Do I have the right to a bond in a deportation case?
In a criminal case, every person has a right to bond. In immigration court, bond is not available to everyone. Some people are subject to mandatory detention due to a criminal conviction. In immigration court, bond is money paid to the government in return for your release from detention, as a guarantee that you will attend all your court hearings and obey the judge’s final order. If you are released on bond, it doesn’t end your immigration case. It just means you don’t have to be detained while waiting for court hearings.
If you have a bond, but can’t afford to pay it, ask the judge to reduce it. You can also ask the judge for a bond if you don’t already have one. To ask the judge for a bond, or to reduce your bond, file a Motion for Bond Hearing (which you can most likely find at a law library). At your bond hearing, you will be asked to submit certified court documents regarding your criminal history, and proof:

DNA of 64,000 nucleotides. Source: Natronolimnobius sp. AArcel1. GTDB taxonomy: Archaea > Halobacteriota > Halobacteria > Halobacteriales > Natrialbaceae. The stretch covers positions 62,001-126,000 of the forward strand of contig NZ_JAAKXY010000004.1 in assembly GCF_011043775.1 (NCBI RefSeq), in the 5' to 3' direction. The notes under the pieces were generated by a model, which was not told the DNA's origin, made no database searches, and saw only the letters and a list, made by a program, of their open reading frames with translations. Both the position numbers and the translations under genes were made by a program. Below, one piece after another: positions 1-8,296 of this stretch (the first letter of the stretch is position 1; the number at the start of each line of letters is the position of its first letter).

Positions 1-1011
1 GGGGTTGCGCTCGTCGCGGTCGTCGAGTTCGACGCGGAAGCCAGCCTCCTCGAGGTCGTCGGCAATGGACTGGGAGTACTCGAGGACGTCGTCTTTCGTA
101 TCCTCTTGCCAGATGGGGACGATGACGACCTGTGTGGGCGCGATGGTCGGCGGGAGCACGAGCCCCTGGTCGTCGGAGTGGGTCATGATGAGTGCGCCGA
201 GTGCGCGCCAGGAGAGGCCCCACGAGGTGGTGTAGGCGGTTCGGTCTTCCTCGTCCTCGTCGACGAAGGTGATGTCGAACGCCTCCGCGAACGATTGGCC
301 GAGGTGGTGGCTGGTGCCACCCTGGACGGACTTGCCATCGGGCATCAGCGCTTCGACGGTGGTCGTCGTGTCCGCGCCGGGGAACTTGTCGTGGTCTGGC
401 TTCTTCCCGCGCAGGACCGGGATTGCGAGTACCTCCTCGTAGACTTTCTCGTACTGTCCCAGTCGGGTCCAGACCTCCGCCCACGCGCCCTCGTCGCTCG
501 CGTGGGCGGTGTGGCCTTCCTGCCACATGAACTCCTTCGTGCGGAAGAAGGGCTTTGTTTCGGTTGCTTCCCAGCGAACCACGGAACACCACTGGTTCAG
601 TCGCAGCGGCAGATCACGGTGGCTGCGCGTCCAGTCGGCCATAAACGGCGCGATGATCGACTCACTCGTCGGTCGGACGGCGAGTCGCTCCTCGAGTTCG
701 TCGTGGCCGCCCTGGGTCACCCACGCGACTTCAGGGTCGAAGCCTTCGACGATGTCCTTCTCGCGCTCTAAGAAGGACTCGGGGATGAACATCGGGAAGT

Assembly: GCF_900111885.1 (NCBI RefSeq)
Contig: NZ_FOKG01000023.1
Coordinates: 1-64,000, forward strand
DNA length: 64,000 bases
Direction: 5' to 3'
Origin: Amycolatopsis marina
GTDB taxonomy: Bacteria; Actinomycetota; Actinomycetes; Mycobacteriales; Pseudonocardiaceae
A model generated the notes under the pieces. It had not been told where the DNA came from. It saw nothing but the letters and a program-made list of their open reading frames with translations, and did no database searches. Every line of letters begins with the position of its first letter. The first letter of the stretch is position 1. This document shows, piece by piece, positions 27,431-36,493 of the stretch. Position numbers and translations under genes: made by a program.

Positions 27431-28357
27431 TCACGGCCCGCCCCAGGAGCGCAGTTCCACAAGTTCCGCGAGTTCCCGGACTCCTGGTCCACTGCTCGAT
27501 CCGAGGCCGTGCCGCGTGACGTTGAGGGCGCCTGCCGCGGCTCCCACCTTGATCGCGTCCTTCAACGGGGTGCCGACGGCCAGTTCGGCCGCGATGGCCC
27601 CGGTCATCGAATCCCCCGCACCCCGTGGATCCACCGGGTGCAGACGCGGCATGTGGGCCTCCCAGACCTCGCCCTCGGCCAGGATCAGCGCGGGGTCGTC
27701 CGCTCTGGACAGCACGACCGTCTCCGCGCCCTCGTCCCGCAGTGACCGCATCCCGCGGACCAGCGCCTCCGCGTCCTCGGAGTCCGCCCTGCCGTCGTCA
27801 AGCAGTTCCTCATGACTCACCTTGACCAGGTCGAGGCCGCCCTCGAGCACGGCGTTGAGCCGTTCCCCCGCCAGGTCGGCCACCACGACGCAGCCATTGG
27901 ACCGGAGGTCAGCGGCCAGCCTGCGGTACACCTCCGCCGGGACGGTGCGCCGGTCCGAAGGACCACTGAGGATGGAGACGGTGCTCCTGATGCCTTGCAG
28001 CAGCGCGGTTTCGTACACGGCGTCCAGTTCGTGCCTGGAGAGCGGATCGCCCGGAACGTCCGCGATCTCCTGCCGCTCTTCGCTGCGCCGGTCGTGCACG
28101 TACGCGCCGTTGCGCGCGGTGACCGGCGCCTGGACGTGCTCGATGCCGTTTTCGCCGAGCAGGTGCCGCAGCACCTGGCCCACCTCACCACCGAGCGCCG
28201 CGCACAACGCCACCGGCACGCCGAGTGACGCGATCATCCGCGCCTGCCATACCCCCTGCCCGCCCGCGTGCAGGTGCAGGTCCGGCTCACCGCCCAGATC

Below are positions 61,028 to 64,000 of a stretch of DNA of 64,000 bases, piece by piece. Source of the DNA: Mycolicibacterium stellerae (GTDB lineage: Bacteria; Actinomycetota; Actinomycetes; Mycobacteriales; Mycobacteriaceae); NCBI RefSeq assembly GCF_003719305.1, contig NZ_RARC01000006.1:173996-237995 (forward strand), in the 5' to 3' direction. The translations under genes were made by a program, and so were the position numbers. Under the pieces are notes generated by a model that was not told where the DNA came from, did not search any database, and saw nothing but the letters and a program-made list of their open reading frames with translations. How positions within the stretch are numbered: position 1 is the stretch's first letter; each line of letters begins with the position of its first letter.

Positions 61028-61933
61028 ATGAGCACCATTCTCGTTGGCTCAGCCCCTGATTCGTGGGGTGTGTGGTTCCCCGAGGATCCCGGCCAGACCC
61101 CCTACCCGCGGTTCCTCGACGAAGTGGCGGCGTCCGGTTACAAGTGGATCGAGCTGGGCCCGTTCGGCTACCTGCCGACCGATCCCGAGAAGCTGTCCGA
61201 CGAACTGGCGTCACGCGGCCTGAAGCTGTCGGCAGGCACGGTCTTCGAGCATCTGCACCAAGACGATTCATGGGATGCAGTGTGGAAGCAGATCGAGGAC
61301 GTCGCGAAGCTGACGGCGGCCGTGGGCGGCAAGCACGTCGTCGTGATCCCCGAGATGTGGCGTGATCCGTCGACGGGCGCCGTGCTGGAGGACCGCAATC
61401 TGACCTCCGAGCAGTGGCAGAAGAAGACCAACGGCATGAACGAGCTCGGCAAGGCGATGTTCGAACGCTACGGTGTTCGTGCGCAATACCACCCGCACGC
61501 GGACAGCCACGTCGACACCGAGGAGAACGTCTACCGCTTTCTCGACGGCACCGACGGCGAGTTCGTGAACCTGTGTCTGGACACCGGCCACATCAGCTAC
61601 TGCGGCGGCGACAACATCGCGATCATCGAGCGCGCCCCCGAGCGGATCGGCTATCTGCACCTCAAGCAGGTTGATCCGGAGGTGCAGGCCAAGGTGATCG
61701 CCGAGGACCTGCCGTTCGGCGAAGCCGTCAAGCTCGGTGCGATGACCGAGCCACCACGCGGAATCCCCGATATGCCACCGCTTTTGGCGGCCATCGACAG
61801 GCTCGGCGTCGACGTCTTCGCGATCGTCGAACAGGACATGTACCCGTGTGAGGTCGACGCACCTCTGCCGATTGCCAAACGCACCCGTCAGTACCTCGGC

- of the address where you will live if released;
- of the immigration status of the person who lives there; and
- that you qualify for relief.
If you have a bond, you can pay it at any point until you have a final decision on your case from the judge. This article gives an overview of rights for detained immigrants.